As it happens every April when water temperatures hit the magic 75-degree mark, thousands of tarpon on both the Atlantic and Gulf coasts of the Sunshine State leave their winter hangouts up coastal rivers, deep inlets and passes to join a remarkable procession that avails anglers with amazing opportunities to tangle with what’s widely considered a big-game species in accessible inshore waters.
Grouped in small packs of a dozen fish or fewer, or massive schools of 50, 100 or more, waves of this tarpon migration trace the contour of both Florida coastlines, heading south on the Atlantic side, and east and then south on the Gulf side before turning around sometime in June and cruising back in the opposite direction. Somewhere along the way, the fish go as much as 100 miles offshore to spawn in open water.
Choose Your Battles
Traveling across all sorts of terrain during this spring and summer migration, tarpon enable anglers to pick their battleground by geographical location and topography best suited for the existing conditions and their preferred fishing style. Many fly-rodders and other sight-casters, for instance, flock to the Keys and various Gulf beaches known to offer a number of productive locations with clear water and light bottom. Live-baiters, meanwhile, usually opt for fishing channels, points, inlets and passes, or look for tarpon actively feeding on schooling baitfish off adjacent beaches.
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In addition, there are some areas, the Everglades’ Ten Thousand Islands among them, where the fish stage for a few days — laying up in protected coves and river or creek mouths — before continuing their journey. While harder to spot than their touring counterparts, those laid-up fish are more susceptible to stealthy approaches and well-placed casts with an array of baits, both natural and artificial.
Travel Lanes and Hangouts
Tarpon love seams and borders, and they tend to follow sandbars and edges that divide grassy and sandy areas, as well as ledges that parallel beaches and shorelines where the bottom drops slightly. While many such ledges are not easy to identify at a glance, a topographical map of the area will reveal the depth contours. Then it’s just a matter of figuring out which the fish are using as a travel lane that day.
While the pods of silver kings trekking along the beaches frequently prefer depths of 10 to 20 feet, which in many cases are found beyond the swath of water most often occupied by swimmers and cruising boats, the average water depth of tarpon travel lanes once they reach the flats is 4 to 8 feet, and there are times when the fish will cruise along stretches barely a couple of feet deep.
Of course, strong winds and tide changes will push the fish closer in or farther off the shallows. Some of the most productive oceanside tarpon spots in the Keys produce best during a strong incoming tide and wind blowing from an easterly quadrant, both of which push the fish tight against a shallow flat or sandbar, a situation that makes the fishing predictable.
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But those migrating tarpon are not always on the move. There are favorite hangouts where they periodically hold and rest. Deep bowls or channels in the middle of the flats, certain deep island troughs, and protected coves and boat basins often get the nod.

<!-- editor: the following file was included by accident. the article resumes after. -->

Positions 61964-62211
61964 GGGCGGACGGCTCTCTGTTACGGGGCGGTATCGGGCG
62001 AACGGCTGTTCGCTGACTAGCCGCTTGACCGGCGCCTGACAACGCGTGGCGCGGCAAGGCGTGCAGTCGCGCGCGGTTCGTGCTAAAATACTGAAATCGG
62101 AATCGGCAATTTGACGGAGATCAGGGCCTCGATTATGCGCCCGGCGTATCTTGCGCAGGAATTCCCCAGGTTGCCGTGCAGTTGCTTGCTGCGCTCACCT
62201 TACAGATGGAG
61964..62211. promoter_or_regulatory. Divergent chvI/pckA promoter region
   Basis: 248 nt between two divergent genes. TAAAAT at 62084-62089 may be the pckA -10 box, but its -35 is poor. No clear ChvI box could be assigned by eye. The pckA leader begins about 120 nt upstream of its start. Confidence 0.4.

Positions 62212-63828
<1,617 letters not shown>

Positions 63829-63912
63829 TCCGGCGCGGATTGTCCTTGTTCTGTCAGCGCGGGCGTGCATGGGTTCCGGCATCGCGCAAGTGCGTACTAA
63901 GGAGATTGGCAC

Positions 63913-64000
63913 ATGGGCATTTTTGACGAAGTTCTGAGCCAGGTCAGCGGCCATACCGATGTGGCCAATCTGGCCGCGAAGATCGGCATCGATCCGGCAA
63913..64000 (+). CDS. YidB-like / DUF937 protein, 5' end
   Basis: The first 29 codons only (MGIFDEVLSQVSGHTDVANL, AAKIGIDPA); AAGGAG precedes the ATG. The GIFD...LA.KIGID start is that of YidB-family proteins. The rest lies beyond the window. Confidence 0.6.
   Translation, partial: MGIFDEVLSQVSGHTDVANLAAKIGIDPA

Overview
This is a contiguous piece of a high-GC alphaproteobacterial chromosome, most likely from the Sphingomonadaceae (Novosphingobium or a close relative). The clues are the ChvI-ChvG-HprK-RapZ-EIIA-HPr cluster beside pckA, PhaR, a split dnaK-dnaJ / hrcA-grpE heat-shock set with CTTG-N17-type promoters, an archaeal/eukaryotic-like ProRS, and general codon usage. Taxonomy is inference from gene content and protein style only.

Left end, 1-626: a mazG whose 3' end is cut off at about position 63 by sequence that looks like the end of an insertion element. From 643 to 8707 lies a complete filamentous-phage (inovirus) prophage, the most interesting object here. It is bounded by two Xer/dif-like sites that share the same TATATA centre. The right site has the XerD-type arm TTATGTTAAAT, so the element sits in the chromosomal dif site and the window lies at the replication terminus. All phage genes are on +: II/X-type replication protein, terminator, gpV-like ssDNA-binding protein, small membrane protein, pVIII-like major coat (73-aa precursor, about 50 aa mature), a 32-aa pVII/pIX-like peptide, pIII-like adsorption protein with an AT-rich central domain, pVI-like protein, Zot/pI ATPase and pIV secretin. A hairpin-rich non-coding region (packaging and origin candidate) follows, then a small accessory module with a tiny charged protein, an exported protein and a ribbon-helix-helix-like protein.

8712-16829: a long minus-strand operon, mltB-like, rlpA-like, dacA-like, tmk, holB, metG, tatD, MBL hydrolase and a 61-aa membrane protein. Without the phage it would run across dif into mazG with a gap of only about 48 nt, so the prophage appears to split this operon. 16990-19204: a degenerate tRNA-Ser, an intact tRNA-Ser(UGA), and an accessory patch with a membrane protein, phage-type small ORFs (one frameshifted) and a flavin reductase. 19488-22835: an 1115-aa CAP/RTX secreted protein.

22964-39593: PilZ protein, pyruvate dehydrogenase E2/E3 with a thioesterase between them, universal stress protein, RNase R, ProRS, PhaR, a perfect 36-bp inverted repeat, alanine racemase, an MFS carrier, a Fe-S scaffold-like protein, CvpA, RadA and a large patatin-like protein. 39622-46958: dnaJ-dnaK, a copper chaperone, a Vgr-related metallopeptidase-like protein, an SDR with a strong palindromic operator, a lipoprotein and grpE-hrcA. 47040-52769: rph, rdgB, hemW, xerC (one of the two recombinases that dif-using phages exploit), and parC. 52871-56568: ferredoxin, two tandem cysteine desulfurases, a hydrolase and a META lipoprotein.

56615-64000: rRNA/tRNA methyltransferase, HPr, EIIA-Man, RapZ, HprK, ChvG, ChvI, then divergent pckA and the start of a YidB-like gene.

Water Clarity and Light
Sunlight, not clear water, is more important for sight-fishing. The clearest of water is no guarantee that you’ll be able to spot tarpon. Overcast skies and dark bottom, even in a scant 4 or 5 feet of water, will conceal the whereabouts of a school of 100-pounders incredibly well, especially when the fish are hugging the bottom. Furthermore, tarpon have incredible eyesight and easily detect movement and details like hooks, leader knots and fly lines in clear water. Yet the fish’s field of vision is substantially reduced in cloudy or stained water, which bodes well for anglers because a tarpon is more likely to suck in a bait, lure or fly it hasn’t had much time to inspect.
Bright sunlight, meanwhile, heightens contrasts, enabling you to better perceive depth and bottom-configuration changes, not to mention fish. Keep in mind, however, that in Florida optimal visibility usually occurs between 10 a.m. and 3 p.m. in late spring and summer, so before and after such a period, or when cloud cover dims the light, it’s smart to fish shallower spots with light, sandy bottom where the proper boat position provides a good angle to still see tarpon that happen by.
Even fish this big often manage to sneak past unsuspecting anglers. At first light and at dusk, especially when the wind dies and the surface turns glassy, sound carries extremely well on the water, and the conditions are conducive for tarpon to roll. Then, you’ll often hear the distinct sound of fish gulping air from quite a ways off. Let your ears guide your eyes. Let them point you in the general direction, and scan for splashes or protruding fins.
There are times when the fish are happy, unpressured, and in no particular hurry to get anywhere, and they just lollygag by your boat, taking turns at breaking the surface to gulp air and wave their dorsal and caudal fins tantalizingly in the process. But the moment there’s a ripple on the water, chances of tarpon rolling quickly diminish. Then, you must rely on other signs to pinpoint their whereabouts.
When the fish are cruising close to the top, they often cast a wake. But when there are no signs above the surface, it’s time to look underwater. If the sun is out, shadows show well over light bottom. And over grass, a school of fish appears as a darker spot. How can you be sure it’s tarpon and not a darker patch of grass? Find a couple of quick landmarks as reference points and see if the spot moves.
Now that you have the basics to find tarpon during Florida’s annual run, check the sidebar for the essentials you’ll need to hook up.